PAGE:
7. By decision (IA-1048) dated May 26, 1960, under authority of the defendant, the action of the Examiner of Inheritance was affirmed and the appeal dismissed.
8. Defendant's general administrative practice with respect to the payment of state welfare assistance claims allowed against the trust assets of the estate of a deceased Indian is as follows:
(a) Where an Indian heir or devisee wishes to lease his inherited or devised trust lands, the defendant will approve such lease only on condition that the lessee pay the rental to the defendant so that the defendant may apply such rental to the payment of any state welfare assistance claim against the Indian lessor's intestate or testator.
(b) Where an Indian heir or devisee wishes to sell his inherited or devised trust land, the defendant will approve such sale only on condition that any state welfare assistance claim against the vendor's intestate or testator be satisfied out of the proceeds of sale.
9. Plaintiffs exhausted their administrative remedy.
CONCLUSIONS OF LAW
1. The action of the defendant in allowing the claim of South Dakota makes the claim a charge or encumbrance against the trust property and against the income accruing therefrom to plaintiffs after decedent's death.
2. The allowance of the claim of South Dakota is beyond the authority vested in the Secretary of the Interior and is unlawful and void in that:
(a) The Secretary is not authorized by law to allow debts incurred by an Indian decedent as a charge or encumbrance against the decedent's trust property in the hands of his Indian heirs.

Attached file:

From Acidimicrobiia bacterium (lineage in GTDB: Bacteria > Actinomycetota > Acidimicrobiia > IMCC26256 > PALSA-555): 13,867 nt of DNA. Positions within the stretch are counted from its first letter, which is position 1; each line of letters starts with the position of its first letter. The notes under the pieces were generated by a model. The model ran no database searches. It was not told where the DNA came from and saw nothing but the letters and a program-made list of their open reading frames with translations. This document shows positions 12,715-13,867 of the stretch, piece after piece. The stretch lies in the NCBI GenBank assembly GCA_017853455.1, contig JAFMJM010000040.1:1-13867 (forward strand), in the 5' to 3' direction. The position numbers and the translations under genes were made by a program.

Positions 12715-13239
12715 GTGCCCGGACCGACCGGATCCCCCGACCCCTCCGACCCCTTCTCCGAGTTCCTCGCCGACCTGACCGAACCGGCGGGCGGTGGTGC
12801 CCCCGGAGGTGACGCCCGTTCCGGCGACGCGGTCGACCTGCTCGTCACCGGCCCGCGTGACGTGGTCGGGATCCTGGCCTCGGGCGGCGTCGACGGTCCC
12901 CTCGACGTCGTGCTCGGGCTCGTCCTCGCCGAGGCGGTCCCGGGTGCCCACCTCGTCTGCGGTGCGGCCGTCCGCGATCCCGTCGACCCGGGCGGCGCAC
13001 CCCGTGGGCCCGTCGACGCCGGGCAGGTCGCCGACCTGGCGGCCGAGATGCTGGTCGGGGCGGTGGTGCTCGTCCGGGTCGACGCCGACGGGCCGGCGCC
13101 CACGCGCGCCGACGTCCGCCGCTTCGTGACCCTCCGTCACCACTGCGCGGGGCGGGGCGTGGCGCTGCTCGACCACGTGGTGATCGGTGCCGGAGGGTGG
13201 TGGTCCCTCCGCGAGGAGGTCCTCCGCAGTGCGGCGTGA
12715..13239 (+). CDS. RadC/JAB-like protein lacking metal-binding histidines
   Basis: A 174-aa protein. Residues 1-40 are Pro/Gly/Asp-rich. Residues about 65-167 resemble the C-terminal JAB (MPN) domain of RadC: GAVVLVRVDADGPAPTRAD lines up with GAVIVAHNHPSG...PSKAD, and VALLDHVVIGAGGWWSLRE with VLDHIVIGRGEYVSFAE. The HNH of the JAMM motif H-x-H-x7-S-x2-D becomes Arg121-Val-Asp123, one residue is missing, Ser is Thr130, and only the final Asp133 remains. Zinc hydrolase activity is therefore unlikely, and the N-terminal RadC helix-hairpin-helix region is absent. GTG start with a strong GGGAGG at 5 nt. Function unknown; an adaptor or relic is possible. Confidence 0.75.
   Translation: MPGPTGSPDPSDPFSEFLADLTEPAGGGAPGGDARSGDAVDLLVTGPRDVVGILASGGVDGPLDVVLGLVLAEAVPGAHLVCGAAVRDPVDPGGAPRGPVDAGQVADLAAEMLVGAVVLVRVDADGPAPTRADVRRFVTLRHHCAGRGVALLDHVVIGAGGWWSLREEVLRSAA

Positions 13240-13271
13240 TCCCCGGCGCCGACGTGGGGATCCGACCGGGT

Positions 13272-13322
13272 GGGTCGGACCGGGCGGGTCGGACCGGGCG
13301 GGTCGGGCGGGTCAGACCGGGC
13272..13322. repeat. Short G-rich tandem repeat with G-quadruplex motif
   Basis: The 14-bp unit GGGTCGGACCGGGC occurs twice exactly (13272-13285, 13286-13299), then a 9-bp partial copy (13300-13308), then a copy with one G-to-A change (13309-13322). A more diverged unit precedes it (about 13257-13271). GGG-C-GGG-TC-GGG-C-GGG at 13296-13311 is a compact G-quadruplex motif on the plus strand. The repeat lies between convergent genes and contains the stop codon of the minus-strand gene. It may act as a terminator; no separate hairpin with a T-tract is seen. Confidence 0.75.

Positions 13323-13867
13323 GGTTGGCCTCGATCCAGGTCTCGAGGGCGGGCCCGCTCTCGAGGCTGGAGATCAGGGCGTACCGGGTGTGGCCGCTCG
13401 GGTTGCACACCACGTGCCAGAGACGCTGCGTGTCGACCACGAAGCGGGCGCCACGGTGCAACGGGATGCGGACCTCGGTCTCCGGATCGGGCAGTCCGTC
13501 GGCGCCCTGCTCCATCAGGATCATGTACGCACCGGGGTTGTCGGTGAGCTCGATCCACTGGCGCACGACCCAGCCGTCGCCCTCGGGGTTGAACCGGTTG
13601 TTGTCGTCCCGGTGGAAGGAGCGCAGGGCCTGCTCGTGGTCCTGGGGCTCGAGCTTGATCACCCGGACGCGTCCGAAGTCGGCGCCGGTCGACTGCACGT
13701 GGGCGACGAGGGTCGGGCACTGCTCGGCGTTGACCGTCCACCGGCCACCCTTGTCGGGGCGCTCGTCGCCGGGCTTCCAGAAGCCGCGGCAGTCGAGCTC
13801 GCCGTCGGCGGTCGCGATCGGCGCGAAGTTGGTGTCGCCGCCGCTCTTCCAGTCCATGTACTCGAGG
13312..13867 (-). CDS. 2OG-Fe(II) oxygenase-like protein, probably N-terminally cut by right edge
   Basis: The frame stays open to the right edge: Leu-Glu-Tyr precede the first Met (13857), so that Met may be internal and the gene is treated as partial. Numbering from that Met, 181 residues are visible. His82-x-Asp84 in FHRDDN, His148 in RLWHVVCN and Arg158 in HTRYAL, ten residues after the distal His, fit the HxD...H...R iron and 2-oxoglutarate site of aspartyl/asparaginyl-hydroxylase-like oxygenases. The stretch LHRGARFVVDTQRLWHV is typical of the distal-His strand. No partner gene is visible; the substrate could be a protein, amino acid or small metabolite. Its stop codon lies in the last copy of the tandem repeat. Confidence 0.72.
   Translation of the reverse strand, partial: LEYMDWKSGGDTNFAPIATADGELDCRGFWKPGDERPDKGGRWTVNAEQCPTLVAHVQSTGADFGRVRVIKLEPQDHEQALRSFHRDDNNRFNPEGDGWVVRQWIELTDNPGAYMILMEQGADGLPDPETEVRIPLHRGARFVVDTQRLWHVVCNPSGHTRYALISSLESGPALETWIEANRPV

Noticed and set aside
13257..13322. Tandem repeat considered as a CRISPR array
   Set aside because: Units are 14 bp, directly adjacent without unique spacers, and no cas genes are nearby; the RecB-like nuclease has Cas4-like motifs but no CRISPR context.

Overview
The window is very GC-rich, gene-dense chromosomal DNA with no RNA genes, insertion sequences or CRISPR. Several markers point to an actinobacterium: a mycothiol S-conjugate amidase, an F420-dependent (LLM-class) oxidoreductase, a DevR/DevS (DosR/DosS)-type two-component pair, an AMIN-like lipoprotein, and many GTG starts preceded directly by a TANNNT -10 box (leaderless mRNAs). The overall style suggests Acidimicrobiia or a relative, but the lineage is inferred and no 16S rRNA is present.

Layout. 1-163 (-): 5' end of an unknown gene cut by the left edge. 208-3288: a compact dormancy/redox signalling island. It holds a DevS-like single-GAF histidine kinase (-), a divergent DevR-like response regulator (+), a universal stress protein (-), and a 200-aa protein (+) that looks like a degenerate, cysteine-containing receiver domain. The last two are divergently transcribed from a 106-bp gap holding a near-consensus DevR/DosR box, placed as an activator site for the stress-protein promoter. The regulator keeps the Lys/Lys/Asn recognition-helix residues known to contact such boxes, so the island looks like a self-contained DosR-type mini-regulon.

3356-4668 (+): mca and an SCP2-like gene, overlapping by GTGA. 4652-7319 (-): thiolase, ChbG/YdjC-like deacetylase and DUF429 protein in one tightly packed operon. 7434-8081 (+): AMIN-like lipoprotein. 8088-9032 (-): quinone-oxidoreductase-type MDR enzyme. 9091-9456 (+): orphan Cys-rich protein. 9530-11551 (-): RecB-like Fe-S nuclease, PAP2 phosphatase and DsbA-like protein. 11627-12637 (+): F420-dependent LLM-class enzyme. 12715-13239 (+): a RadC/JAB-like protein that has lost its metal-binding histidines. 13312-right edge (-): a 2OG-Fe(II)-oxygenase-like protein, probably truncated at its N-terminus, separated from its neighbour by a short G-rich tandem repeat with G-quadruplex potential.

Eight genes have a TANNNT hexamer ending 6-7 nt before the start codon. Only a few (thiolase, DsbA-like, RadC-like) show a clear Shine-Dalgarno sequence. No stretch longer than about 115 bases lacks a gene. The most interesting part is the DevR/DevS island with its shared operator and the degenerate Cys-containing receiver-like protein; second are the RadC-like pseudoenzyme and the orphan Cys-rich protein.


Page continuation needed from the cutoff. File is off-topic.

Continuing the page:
(b) The action of the Secretary violates the obligations of the United States to hold the trust land for 'the sole use and benefit' of the plaintiffs, as the Indian heirs of the decedent.
(c) The action of the Secretary violates the obligations of the United States to deliver the trust property and the trust proceeds derived therefrom to the heirs free and clear of all charges or encumbrances whatsoever.
(d) The action of the Secretary violates the statutory requirement that the trust property 'shall not be liable to the satisfaction of any debt' contracted prior to the issuance of a patent in fee.
3. Neither 25 U.S.C. § 372 nor 25 U.S.C § 410 authorizes the defendant to direct payment of the debts of a deceased Indian out of moneys accruing after death from trust lands in the hands of such decedent's Indian heirs.
4. The defendant's general administrative practice set forth in Finding No. 8 is unauthorized by law and in violation of the statutes set forth in Finding No. 4.
5. Defendant's regulations appearing at 25 CFR §§ 15.25(a)(5) are invalid as applied in this case.
6. Insofar as the opinion of defendant's Solicitor reported at 61 I.D. 37 (1952) is inconsistent herewith, that decision is erroneous.
Counsel will file an Order consistent with these findings.